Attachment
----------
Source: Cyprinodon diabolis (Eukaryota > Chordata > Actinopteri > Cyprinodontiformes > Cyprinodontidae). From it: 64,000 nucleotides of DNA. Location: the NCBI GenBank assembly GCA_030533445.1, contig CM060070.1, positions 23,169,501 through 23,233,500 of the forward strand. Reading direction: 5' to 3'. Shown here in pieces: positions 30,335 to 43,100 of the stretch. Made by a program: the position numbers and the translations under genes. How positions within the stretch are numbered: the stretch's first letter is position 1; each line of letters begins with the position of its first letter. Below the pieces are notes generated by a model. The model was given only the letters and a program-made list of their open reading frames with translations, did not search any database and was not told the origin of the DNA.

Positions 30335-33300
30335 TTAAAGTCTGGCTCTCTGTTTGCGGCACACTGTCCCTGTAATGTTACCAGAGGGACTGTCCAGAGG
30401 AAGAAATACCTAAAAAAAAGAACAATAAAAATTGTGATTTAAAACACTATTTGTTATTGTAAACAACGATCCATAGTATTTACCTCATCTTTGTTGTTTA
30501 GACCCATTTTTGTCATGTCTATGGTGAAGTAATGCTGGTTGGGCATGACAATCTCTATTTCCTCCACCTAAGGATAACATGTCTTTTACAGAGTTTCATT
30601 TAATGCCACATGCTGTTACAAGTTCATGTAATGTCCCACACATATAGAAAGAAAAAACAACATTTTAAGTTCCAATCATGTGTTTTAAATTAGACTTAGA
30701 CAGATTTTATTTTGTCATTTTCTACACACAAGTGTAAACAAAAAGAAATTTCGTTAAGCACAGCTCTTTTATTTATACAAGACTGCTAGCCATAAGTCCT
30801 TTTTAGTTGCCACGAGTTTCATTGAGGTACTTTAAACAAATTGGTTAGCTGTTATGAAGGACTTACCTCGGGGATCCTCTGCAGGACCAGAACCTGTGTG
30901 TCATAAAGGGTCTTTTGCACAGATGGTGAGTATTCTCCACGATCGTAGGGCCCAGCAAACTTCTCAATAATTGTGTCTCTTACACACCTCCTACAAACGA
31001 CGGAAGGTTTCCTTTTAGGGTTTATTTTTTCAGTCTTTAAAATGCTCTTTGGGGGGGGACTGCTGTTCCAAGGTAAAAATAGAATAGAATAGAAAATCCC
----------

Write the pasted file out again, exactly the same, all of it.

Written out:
Source: Cyprinodon diabolis (Eukaryota > Chordata > Actinopteri > Cyprinodontiformes > Cyprinodontidae). From it: 64,000 nucleotides of DNA. Location: the NCBI GenBank assembly GCA_030533445.1, contig CM060070.1, positions 23,169,501 through 23,233,500 of the forward strand. Reading direction: 5' to 3'. Shown here in pieces: positions 30,335 to 43,100 of the stretch. Made by a program: the position numbers and the translations under genes. How positions within the stretch are numbered: the stretch's first letter is position 1; each line of letters begins with the position of its first letter. Below the pieces are notes generated by a model. The model was given only the letters and a program-made list of their open reading frames with translations, did not search any database and was not told the origin of the DNA.

Positions 30335-33300
30335 TTAAAGTCTGGCTCTCTGTTTGCGGCACACTGTCCCTGTAATGTTACCAGAGGGACTGTCCAGAGG
30401 AAGAAATACCTAAAAAAAAGAACAATAAAAATTGTGATTTAAAACACTATTTGTTATTGTAAACAACGATCCATAGTATTTACCTCATCTTTGTTGTTTA
30501 GACCCATTTTTGTCATGTCTATGGTGAAGTAATGCTGGTTGGGCATGACAATCTCTATTTCCTCCACCTAAGGATAACATGTCTTTTACAGAGTTTCATT
30601 TAATGCCACATGCTGTTACAAGTTCATGTAATGTCCCACACATATAGAAAGAAAAAACAACATTTTAAGTTCCAATCATGTGTTTTAAATTAGACTTAGA
30701 CAGATTTTATTTTGTCATTTTCTACACACAAGTGTAAACAAAAAGAAATTTCGTTAAGCACAGCTCTTTTATTTATACAAGACTGCTAGCCATAAGTCCT
30801 TTTTAGTTGCCACGAGTTTCATTGAGGTACTTTAAACAAATTGGTTAGCTGTTATGAAGGACTTACCTCGGGGATCCTCTGCAGGACCAGAACCTGTGTG
30901 TCATAAAGGGTCTTTTGCACAGATGGTGAGTATTCTCCACGATCGTAGGGCCCAGCAAACTTCTCAATAATTGTGTCTCTTACACACCTCCTACAAACGA
31001 CGGAAGGTTTCCTTTTAGGGTTTATTTTTTCAGTCTTTAAAATGCTCTTTGGGGGGGGACTGCTGTTCCAAGGTAAAAATAGAATAGAATAGAAAATCCC